The short answer is no. I never really got homesick at college. Mind you I had a great experience and was kept busy with schoolwork, friends, and basketball, but that nostalgia for a smell and a touch never followed me like I expected it would. Soon, when I was trapped back in New Jersey during the covid19 pandemic I would actually have that longing for my dorm room: that was the first step in realizing that perhaps home isn’t merely four walls and family photos on the wall.
In my past engagements of writing and literature that forced me to question the ideas of home, houselessness, imperialization, delimitation, and the taking up of space, I’ve inevitably approached the topics with evidence-based analysis. But if I separate myself from the confines of a good book or the literature about islands, if I really question my own thought-process separate from academia or accounts from other people- what is my own relationship with home like? Why as I was driving on route 102, past the saltwater inlet and at the light turning right onto Sound Drive did I feel this unsteady wave? Not a wave of homesickness, not a wave of knowing homelessness, and not a wave of feeling like I was entirely home on that right-hand turn, but, somewhere right in the middle.
“My Home is Flannel sheets and Olive oil rings on the counter and Solid wooden doors with cracked paint and Blue tile bathroom with grout that really needs a clean and That house smell that your friends tell you your house has Toilet paper without the cardboard roll- save the trees!!!!!!! Furniture we got from when my uncle sold his second house Food that tastes like how my mom hugs, how my dad talks Coins that someone left on the table, waiting to go upstairs A piano with three trombones and two and a half clarinets Hillside is my home in the summer and it is safe and familiar A refuge for crickets and mice and dragonflies and ants and Warm, metallic water to wash my hands and feet and face”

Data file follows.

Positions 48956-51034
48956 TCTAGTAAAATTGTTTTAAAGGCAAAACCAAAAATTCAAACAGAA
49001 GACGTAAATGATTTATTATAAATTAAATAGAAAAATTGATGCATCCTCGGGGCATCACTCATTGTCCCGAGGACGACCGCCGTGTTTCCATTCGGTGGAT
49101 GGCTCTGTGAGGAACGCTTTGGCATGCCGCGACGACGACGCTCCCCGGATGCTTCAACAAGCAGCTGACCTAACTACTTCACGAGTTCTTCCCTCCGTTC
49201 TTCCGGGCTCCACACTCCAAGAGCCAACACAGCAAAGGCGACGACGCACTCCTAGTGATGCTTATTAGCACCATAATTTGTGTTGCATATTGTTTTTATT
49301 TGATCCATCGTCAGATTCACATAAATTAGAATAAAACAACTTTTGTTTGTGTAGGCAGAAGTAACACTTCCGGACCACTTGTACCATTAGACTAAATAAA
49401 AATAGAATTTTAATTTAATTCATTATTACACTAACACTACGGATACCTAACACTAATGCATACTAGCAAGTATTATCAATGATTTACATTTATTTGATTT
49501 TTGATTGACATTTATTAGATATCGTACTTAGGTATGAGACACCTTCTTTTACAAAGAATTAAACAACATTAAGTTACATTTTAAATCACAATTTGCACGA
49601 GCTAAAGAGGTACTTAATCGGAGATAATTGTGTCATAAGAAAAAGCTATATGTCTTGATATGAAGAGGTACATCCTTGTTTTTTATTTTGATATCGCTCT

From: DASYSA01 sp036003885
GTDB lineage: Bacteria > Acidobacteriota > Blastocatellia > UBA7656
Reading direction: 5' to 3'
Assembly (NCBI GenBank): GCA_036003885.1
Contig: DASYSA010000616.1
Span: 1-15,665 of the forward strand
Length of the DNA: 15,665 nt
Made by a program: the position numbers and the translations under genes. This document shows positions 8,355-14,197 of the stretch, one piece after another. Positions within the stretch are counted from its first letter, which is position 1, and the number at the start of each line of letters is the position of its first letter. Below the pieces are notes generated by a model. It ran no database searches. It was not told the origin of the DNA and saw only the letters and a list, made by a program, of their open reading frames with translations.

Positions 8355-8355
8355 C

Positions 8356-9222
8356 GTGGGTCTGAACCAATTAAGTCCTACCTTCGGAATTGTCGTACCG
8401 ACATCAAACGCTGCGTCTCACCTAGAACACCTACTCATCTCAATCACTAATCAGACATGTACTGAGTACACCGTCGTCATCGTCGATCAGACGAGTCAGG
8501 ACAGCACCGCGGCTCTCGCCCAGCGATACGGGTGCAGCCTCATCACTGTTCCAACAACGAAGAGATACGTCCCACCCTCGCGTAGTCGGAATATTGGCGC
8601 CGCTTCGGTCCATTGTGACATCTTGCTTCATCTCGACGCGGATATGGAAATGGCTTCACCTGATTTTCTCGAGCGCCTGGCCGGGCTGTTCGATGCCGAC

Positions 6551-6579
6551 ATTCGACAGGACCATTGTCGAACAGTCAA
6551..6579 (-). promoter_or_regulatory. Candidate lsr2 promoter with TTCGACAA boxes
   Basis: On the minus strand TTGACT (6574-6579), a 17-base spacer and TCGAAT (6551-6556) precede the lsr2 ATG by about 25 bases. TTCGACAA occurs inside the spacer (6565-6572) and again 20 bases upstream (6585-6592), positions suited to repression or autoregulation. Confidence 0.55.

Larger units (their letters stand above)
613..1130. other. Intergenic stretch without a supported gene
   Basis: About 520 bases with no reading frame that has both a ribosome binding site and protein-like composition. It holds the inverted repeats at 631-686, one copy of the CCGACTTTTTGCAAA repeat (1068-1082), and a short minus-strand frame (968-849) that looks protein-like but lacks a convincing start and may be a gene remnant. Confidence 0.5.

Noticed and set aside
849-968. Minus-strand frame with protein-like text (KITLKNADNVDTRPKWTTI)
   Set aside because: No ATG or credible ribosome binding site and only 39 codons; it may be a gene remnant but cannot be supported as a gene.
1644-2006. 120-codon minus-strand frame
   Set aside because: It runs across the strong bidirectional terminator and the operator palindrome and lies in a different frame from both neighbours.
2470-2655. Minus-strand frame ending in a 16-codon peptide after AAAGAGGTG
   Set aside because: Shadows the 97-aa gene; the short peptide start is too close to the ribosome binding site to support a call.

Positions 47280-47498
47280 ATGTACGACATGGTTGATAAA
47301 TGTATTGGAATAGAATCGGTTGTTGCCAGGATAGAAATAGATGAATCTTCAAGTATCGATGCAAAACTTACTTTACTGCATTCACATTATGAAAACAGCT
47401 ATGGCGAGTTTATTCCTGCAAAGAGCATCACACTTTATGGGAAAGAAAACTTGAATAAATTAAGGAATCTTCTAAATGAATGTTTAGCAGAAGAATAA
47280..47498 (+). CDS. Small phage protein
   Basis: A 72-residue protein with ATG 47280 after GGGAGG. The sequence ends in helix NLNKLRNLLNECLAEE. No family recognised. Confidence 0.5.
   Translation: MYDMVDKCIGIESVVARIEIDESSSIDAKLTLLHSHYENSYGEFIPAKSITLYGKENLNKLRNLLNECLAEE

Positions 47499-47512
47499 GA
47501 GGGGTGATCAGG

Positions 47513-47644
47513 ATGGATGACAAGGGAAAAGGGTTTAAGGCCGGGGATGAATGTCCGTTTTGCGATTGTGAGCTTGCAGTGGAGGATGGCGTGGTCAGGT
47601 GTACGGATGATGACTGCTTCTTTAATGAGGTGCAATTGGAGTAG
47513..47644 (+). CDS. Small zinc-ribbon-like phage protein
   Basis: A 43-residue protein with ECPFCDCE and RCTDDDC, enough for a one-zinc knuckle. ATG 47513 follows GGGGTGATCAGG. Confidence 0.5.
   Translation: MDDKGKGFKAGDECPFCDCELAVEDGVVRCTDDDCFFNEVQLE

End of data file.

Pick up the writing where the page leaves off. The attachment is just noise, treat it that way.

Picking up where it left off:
But now I wonder if home is even more. I am not going to deny how bringing my physical objects into my new spaces helps me feel comforted and homely. But I’ve also found a disponibility in the old constructs I considered vital to my idea of home. I find home while driving on 102, the windows hand-cranked down just a bit to let the breeze whisper over my sunkissed face; I find home in that feeling because all of the aspects I ritualized in my home have become present in my own self. Through maturity, or life lessons, or hardships, or heartbreak- through happiness and discovery the hardy-wood light blue walls of the house I’ve lived in my whole life has become synonymous with my own skin.
When I am driving on 102 after a long but productive day at the work I love, after a two and a half-mile run and an ocean dip, towards a place where I will be with people that make me smile endlessly- when I am driving, then, I am happy. A happy me is a home for me.
Maybe that’s what it means to grow old; to find a home within yourself. After all, it is impossible to miss something when it is always with you- or is it? Perhaps and maybe even more importantly, what triggers that connection to home within myself should be idealized more: happiness. When I am happy I am home and that is one of the biggest life lessons I have ever learned.
Having a crush in high school is already hard enough. Add a layer of compulsive heterosexuality and a drop for one’s inability to safely be out and a perfect creation of doomed queer relationships arises from the ashes.
This is the hardest and most vulnerable piece I’ve written for my blog, so bear with me.
We are set up to fail. Queer youth in relationships not only have to deal with the normal parts of a juvenile and introductory exploration of one’s emotions with another individual, but the systematic cultural inequity that comes with queerness. We not only have to deal with the note-passing and gossip, but the reality that a crush could turn into violence. That our parents, teachers, and peers see us as not simply boys and girls being young and reckless but as children unworthy of acceptance, unworthy of the right to exist, and unworthy of the simple right to have a crush.